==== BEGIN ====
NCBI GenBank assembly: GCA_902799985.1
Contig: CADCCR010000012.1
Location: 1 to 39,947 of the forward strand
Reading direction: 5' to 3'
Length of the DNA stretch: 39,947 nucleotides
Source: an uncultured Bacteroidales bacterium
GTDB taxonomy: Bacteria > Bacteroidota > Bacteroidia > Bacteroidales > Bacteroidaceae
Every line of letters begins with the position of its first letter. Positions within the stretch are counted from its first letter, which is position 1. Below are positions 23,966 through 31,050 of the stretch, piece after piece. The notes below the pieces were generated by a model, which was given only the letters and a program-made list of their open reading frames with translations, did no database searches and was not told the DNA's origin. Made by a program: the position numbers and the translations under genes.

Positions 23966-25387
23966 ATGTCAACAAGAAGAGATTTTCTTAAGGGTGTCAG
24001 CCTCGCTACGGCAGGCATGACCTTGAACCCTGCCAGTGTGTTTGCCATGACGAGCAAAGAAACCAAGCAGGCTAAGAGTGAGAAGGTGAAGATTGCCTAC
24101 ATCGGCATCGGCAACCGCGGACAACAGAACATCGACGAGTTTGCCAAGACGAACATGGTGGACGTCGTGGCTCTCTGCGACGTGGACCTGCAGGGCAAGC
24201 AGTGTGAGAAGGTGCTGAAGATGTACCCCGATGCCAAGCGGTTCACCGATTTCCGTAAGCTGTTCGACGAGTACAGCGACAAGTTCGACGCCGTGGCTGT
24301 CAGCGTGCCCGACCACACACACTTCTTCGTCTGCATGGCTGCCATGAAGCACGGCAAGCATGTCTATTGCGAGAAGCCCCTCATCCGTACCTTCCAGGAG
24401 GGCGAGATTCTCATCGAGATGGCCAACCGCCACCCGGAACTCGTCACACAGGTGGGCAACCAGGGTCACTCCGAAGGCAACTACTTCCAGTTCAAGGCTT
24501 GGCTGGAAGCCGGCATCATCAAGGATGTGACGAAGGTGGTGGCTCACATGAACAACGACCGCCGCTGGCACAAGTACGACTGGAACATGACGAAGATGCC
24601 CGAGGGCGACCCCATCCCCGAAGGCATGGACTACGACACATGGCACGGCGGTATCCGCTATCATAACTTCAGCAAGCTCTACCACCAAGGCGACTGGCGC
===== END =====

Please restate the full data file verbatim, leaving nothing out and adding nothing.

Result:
NCBI GenBank assembly: GCA_902799985.1
Contig: CADCCR010000012.1
Location: 1 to 39,947 of the forward strand
Reading direction: 5' to 3'
Length of the DNA stretch: 39,947 nucleotides
Source: an uncultured Bacteroidales bacterium
GTDB taxonomy: Bacteria > Bacteroidota > Bacteroidia > Bacteroidales > Bacteroidaceae
Every line of letters begins with the position of its first letter. Positions within the stretch are counted from its first letter, which is position 1. Below are positions 23,966 through 31,050 of the stretch, piece after piece. The notes below the pieces were generated by a model, which was given only the letters and a program-made list of their open reading frames with translations, did no database searches and was not told the DNA's origin. Made by a program: the position numbers and the translations under genes.

Positions 23966-25387
23966 ATGTCAACAAGAAGAGATTTTCTTAAGGGTGTCAG
24001 CCTCGCTACGGCAGGCATGACCTTGAACCCTGCCAGTGTGTTTGCCATGACGAGCAAAGAAACCAAGCAGGCTAAGAGTGAGAAGGTGAAGATTGCCTAC
24101 ATCGGCATCGGCAACCGCGGACAACAGAACATCGACGAGTTTGCCAAGACGAACATGGTGGACGTCGTGGCTCTCTGCGACGTGGACCTGCAGGGCAAGC
24201 AGTGTGAGAAGGTGCTGAAGATGTACCCCGATGCCAAGCGGTTCACCGATTTCCGTAAGCTGTTCGACGAGTACAGCGACAAGTTCGACGCCGTGGCTGT
24301 CAGCGTGCCCGACCACACACACTTCTTCGTCTGCATGGCTGCCATGAAGCACGGCAAGCATGTCTATTGCGAGAAGCCCCTCATCCGTACCTTCCAGGAG
24401 GGCGAGATTCTCATCGAGATGGCCAACCGCCACCCGGAACTCGTCACACAGGTGGGCAACCAGGGTCACTCCGAAGGCAACTACTTCCAGTTCAAGGCTT
24501 GGCTGGAAGCCGGCATCATCAAGGATGTGACGAAGGTGGTGGCTCACATGAACAACGACCGCCGCTGGCACAAGTACGACTGGAACATGACGAAGATGCC
24601 CGAGGGCGACCCCATCCCCGAAGGCATGGACTACGACACATGGCACGGCGGTATCCGCTATCATAACTTCAGCAAGCTCTACCACCAAGGCGACTGGCGC